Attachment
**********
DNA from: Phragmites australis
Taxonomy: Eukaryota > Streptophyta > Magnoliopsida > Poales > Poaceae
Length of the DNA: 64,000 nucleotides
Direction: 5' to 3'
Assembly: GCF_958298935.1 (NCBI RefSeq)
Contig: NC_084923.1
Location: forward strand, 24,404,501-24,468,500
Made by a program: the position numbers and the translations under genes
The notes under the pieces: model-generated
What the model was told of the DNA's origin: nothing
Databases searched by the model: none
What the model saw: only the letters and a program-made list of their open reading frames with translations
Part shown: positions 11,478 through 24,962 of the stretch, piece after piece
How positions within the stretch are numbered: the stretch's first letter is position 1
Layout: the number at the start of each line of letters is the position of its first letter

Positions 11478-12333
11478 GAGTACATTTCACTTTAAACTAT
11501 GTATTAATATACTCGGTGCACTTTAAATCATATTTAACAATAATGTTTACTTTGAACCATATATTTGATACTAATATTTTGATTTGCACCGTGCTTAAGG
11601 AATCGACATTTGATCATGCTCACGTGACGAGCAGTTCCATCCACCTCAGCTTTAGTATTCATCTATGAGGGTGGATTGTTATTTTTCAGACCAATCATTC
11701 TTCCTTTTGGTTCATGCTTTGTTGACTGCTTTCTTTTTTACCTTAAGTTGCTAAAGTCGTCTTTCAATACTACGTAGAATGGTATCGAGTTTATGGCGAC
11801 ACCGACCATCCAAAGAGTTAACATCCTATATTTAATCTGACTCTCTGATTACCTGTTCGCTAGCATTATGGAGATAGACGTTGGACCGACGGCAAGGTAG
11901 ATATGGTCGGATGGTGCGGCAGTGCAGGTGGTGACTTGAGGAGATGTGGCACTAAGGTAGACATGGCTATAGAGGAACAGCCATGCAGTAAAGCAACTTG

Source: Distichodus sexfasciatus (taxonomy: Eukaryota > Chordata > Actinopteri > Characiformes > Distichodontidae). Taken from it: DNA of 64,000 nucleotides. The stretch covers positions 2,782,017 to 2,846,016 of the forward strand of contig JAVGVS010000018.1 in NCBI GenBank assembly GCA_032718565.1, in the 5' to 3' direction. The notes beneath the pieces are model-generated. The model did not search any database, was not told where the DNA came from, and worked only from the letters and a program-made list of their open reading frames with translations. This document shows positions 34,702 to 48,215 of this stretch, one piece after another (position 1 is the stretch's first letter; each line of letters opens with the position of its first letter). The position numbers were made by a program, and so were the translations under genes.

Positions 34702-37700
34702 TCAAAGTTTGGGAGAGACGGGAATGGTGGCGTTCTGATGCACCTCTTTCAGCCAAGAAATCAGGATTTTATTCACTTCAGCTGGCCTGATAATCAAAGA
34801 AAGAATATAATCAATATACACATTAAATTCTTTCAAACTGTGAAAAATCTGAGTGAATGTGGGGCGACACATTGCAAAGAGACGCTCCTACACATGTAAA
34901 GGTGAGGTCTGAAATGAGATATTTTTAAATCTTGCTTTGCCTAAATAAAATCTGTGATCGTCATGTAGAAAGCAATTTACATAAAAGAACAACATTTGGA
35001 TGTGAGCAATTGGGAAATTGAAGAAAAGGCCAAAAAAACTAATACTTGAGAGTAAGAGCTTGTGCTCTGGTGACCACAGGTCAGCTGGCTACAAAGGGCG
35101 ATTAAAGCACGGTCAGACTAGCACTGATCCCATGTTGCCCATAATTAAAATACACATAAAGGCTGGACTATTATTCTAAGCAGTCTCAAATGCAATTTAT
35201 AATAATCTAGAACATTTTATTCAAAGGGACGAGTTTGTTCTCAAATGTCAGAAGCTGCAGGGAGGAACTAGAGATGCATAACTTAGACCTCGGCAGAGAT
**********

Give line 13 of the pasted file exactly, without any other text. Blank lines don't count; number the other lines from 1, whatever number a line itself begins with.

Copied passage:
Part shown: positions 11,478 through 24,962 of the stretch, piece after piece